9. M. Silindir and A. Y. Özer, “Sterilization methods and the comparison of E-beam sterilization with gamma radiation sterilization,” Fabad Journal of Pharmaceutical Sciences, vol. 34, no. 1, pp. 43–53, 2009. View at Google Scholar · View at Scopus
  10. R. Begum and M. S. Islam, “A highly radioresistant bacterial isolate from human amniotic membranes,” in Advances in Tissue Banking, G. O. Phillips, D. M. Strong, R. von Versen, and A. Nather, Eds., vol. 3, pp. 463–467, World Scientific, Singapore, 1999. View at Google Scholar
  11. M. Cheesbrough, Medical Laboratory Manual For Tropical Countries, Microbiology, Vol. II, Cambridge University Press, Cambridge, UK, 1984.
  12. A. Anellis, D. Berkowitz, and D. Kemper, “Comparative radiation death kinetics of clostridium botulinum spores at low temperature gamma irradiation,” Journal of Food Protection, vol. 40, pp. 313–316, 1977. View at Google Scholar
  13. N. Hilmy, A. Basril, and A. Febrida, “Indonesia: statistical sampling technique in validation of radiation sterilisation dose of biological tissue,” Cell and Tissue Banking, vol. 4, no. 2–4, pp. 185–191, 2003. View at Publisher · View at Google Scholar · View at Scopus
  14. S. G. Dunlow and P. Duff, “Microbiology of the lower genital tract and amniotic fluid in asymptomatic preterm patients with intact membranes and moderate to advanced degrees of cervical effacement and dilation,” American Journal of Perinatology, vol. 7, no. 3, pp. 235–238, 1990. View at Google Scholar · View at Scopus
  15. R. Romero, M. Sirtori, E. Oyarzun et al., “Infection and labor. V. Prevalence, microbiology, and clinical significance of intraamniotic infection in women with preterm labor and intact membranes,” American Journal of Obstetrics and Gynecology, vol. 161, no. 3, pp. 817–824, 1989. View at Google Scholar · View at Scopus
  16. S. Wang, C. Zinderman, R. Wise, and M. Braun, “Infections and human tissue transplants: review of FDA MedWatch reports 2001–2004,” Cell and Tissue Banking, vol. 8, no. 3, pp. 211–219, 2007. View at Publisher · View at Google Scholar · View at Scopus
  17. E. Russu, M. Muresun, and B. Grigorescu, “Vascular Graft infection management,” Management in Health, vol. 15, no. 3, pp. 16–19, 2011. View at Google Scholar
  18. R. Singh, S. Purohit, M. P. Chacharkar, P. S. Bhandari, and A. S. Bath, “Microbiological safety and clinical efficacy of radiation sterilized amniotic membranes for treatment of second-degree burns,” Burns, vol. 33, no. 4, pp. 505–510, 2007. View at Publisher · View at Google Scholar · View at Scopus
  19. R. Singh, P. Gupta, P. Kumar, A. Kumar, and M. P. Chacharkar, “Properties of air dried radiation processed amniotic membranes under different storage conditions,” Cell and Tissue Banking, vol. 4, no. 2–4, pp. 95–100, 2003. View at Publisher · View at Google Scholar · View at Scopus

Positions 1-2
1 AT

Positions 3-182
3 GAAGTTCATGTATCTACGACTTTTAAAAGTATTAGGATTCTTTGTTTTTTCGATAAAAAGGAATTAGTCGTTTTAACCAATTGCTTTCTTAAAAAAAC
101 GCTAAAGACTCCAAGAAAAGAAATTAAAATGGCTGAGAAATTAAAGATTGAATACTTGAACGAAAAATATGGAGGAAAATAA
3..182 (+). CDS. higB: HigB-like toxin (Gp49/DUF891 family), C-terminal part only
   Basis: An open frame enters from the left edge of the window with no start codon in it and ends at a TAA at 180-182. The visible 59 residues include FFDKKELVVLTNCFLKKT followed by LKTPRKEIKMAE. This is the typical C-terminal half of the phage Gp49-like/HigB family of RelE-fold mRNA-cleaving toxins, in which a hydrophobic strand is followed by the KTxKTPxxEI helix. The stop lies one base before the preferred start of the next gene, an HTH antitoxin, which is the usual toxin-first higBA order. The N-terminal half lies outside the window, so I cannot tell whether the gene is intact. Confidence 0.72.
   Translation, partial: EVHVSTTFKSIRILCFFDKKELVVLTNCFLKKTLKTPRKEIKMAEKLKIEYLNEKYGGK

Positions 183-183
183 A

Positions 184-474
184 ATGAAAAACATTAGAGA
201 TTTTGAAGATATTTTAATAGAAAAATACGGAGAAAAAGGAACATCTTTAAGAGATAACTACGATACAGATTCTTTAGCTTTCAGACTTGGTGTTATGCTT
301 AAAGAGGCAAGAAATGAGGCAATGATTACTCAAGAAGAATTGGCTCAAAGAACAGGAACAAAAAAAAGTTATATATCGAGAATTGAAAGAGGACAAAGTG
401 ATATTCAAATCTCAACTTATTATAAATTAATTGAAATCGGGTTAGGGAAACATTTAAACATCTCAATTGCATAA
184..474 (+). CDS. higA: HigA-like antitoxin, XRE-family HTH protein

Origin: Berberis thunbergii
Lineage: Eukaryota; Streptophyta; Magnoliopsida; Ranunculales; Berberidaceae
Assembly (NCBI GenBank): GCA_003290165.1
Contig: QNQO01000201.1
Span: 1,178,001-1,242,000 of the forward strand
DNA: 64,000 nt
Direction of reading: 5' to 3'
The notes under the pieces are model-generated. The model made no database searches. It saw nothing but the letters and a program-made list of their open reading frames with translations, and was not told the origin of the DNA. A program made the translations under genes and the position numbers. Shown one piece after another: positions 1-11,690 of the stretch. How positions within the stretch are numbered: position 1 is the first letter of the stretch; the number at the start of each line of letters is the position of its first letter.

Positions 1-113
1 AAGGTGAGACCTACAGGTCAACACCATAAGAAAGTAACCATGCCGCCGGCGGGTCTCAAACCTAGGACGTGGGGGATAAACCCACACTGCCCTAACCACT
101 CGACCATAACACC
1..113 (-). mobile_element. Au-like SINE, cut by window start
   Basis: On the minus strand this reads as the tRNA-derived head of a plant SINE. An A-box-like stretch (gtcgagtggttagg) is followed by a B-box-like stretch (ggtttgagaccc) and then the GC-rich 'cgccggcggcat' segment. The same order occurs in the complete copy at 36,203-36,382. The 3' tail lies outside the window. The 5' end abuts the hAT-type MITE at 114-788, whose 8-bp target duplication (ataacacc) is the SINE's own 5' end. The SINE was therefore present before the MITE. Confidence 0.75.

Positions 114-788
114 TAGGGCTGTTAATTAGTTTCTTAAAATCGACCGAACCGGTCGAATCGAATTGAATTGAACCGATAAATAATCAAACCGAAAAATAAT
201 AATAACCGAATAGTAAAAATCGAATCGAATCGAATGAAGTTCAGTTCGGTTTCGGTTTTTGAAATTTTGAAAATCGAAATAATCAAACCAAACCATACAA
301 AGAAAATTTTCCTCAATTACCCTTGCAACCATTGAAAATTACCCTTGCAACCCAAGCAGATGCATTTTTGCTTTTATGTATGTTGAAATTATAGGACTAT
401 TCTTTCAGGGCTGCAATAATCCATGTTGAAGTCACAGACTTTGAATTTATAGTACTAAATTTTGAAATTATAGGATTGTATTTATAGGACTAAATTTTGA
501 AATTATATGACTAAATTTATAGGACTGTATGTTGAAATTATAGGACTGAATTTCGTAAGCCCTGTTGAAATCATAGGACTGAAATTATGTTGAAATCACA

20. W. W. Tomford, J. Thongphasuk, H. J. Mankin, and M. J. Ferraro, “Frozen musculoskeletal allografts. A study of the clinical incidence and causes of infection associated with their use,” Journal of Bone and Joint Surgery. American, vol. 72, no. 8, pp. 1137–1143, 1990. View at Google Scholar · View at Scopus
  21. C. F. Lord, M. C. Gebhardt, W. W. Tomford, and H. J. Mankin, “Infection in bone allografts. Incidence, nature, and treatment,” Journal of Bone and Joint Surgery. American, vol. 70, no. 3, pp. 369–376, 1988. View at Google Scholar · View at Scopus
  22. D. P. Engel, C. E. Souza, D. Freitas, J. A. Gomes, and L. B. Sousa, “Microbiological contamination of amniotic membrane and its processing and preserving protocols' efficacy,” Investigative Ophthalmology & Visual Science, vol. 44, 2003, E-Abstract 4677. View at Google Scholar
  23. H. R. Aghayan, P. Goodarzi, A. B. Rafii et al., “Bacterial contamination of amniotic membrane in a tissue bank from Iran,” Cell and Tissue Banking, vol. 11, no. 4397, 400 pages, 2012. View at Publisher · View at Google Scholar
  24. H. Turgut, S. Sacar, I. Kaleli et al., “Systemic and local antibiotic prophylaxis in the prevention of Staphylococcus epidermidis graft infection,” BMC Infectious Diseases, vol. 5, article 91, 2005. View at Publisher · View at Google Scholar · View at Scopus
  25. IAEA, Guidelines For Industrial Radiation Sterilization of Disposable Medical Products, International Atomic Energy Agency IAEA-TEC DOC-539, Vienna, Austria, 1990.
  26. T. F. Baker, C. J. Ronholdt, and S. Bogdansky, “Validating a low dose gamma irradiation process for sterilizing allografts using ISO 11137 Method 2B,” Cell and Tissue Banking, vol. 6, no. 4, pp. 271–275, 2005. View at Publisher · View at Google Scholar · View at Scopus
  27. J. L. Whitby, “Microbiological aspects relating to the choice of radiation sterilization dose,” Radiation Physics and Chemistry, vol. 42, no. 4–6, pp. 577–580, 1993. View at Google Scholar · View at Scopus
  28. E. R. Blatchley III, A. Meeusen, A. I. Aronson, and L. Brewster, “Inactivation of Bacillus spores by ultraviolet or gamma radiation,” Journal of Environmental Engineering, vol. 131, no. 9, pp. 1245–1252, 2005. View at Publisher · View at Google Scholar · View at Scopus